3. Even though I don’t know how I’ll find time, I’m trying to muster up my courage to go into the office for one of Madison’s two student newspapers, The Badger Herald, to apply to write for them. I feel overwhelmed at the thought of doing this on top of trying to succeed (and more importantly, learn) this year while having a life outside of school (read: blogging!). But, I know having published clips will help in job searching next year and I would like to dust off my journalistic abilities. I’m making myself do it THIS WEEK.

There, now I have to.

4. I’ve committed myself to buying local foods since being inIMG_0728 Madison and have reaped the benefits of WONDERFUL Wisconsin cheeses, tomatoes (red, yellow, cherry, grape, striped, green… you never know what you’re gonna get), cucumbers, zucchini-galore, onions, potatoes, fresh jams, artisan breads, spinach, YOU NAME IT! Madison has such an amazing local foods culture that I never knew existed. What a pleasant surprise! I’m excited to make my mom’s veggie-enchilada recipe with all seasonal veggies (to freeze for the dreary winter months) hopefully tomorrow in addition to gathering the ingredients to make a few types of pesto to share with the food class on Wednesday. Yum.

In efforts to stay healthy to get through this year and accomplish all that I want to, I think spending a few extra dollars on these foods are worth it. Hopefully I won’t be biting my tongue in January when I run out of money (don’t worry, I’m applying for jobs)!IMG_0709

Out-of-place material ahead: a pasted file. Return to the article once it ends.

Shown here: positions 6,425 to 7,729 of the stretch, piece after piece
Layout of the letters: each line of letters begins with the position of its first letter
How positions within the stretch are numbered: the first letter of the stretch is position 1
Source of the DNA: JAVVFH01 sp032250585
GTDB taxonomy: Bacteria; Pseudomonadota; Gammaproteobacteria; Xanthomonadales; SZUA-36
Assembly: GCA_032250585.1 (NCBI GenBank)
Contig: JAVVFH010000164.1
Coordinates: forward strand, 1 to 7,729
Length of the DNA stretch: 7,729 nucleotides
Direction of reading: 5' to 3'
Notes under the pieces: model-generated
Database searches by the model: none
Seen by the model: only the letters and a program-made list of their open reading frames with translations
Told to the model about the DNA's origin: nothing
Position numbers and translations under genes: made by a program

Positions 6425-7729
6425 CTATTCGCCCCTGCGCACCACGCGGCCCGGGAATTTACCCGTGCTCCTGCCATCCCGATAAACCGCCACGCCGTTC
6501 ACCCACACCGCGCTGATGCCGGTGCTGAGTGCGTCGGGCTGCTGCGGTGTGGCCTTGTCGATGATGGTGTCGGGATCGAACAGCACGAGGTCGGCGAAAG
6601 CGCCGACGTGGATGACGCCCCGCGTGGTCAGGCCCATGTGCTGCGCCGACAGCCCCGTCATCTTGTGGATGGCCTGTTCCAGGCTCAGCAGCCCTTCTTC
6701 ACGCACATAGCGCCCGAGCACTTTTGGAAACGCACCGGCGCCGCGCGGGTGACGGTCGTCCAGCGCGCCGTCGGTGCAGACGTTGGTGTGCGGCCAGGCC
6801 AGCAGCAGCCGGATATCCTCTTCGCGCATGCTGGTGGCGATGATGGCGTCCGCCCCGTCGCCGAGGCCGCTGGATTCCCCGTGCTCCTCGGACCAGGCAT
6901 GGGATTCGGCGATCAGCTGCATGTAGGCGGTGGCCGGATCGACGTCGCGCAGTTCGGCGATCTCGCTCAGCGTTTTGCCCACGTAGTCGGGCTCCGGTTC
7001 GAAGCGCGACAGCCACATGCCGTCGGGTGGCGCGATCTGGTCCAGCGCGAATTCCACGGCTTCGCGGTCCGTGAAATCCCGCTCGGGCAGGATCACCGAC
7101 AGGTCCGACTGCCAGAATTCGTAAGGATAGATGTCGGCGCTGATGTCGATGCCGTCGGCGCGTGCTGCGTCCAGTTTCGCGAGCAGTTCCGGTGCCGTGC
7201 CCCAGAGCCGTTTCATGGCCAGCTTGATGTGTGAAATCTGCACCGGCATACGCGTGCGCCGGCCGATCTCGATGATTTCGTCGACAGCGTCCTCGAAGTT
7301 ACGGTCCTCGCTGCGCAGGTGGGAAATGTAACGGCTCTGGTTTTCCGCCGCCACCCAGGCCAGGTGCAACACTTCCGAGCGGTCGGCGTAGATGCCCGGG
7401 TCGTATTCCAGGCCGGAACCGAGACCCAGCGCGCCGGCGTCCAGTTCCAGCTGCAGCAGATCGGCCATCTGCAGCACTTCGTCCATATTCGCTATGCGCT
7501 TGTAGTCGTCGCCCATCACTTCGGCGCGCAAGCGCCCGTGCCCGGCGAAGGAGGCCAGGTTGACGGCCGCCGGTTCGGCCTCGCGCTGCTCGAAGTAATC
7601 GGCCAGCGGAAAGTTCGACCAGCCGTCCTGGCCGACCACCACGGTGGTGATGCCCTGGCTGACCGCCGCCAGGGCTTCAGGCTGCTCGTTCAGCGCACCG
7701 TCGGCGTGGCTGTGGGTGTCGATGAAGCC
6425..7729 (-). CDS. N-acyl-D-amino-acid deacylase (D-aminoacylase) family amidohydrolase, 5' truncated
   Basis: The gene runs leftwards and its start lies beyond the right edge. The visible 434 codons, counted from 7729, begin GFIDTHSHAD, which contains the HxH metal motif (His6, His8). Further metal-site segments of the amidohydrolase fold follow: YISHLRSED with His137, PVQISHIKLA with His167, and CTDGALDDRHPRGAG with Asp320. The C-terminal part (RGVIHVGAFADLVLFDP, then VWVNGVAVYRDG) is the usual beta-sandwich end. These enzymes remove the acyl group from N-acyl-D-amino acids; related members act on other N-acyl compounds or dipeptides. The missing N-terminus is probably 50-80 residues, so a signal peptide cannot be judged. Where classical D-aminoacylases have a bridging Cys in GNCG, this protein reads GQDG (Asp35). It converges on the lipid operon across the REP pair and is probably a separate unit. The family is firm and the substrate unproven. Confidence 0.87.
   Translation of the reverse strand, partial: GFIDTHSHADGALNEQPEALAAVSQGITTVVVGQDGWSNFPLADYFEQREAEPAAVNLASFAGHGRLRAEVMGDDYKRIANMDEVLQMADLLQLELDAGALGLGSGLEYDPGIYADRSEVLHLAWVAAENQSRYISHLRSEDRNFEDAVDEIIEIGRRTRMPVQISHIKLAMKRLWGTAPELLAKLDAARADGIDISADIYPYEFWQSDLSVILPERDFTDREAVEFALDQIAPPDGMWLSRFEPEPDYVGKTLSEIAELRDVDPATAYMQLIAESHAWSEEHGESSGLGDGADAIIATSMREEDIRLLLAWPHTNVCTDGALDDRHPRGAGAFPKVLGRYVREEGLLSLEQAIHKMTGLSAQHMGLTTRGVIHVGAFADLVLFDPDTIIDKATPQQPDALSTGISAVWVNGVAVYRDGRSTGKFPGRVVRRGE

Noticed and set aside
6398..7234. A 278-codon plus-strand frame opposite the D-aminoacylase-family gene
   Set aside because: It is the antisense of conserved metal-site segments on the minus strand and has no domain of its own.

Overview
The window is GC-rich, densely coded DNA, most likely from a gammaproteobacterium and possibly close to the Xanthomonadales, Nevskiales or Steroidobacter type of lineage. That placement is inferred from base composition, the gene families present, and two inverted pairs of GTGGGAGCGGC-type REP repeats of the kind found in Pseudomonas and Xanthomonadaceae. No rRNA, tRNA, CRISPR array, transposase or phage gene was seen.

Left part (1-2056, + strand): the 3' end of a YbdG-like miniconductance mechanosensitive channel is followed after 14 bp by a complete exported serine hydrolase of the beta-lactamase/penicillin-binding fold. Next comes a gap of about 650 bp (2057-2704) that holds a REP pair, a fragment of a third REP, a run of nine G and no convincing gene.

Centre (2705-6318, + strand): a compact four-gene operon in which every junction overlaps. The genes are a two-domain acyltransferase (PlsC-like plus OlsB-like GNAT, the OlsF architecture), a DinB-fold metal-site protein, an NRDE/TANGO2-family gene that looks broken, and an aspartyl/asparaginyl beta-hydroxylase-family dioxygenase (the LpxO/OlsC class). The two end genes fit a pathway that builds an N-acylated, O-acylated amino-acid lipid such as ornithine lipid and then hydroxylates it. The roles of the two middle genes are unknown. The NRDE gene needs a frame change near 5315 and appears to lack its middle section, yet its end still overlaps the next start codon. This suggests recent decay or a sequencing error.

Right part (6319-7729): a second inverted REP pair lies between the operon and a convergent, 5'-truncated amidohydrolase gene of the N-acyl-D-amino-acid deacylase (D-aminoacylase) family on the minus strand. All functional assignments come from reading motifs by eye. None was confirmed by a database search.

5. Socially, I’ve had a blast catching up with old friends, reminiscing about the good memories of my trips to Scottsdale, AZ, the Colorado Rockies and New Orleans, and sitting on the dock in Madison “doing homework” (see left). And, I’m looking forward to a trip to DC next weekend!

6. I’m kicking around the idea of doing the Peace Corps next year or sometime soon. Any thoughts on this?

Ok well, I should go for now. I’m trying to get all my work done tonight so I can enjoy the day on my roommate’s family’s boat tomorrow and soak up the sun while I still can.

Hope you are all well!


PS oh, also. I finally have my own apartment (meaning finally settling in after attending 4 schools!) and I love my roomies 🙂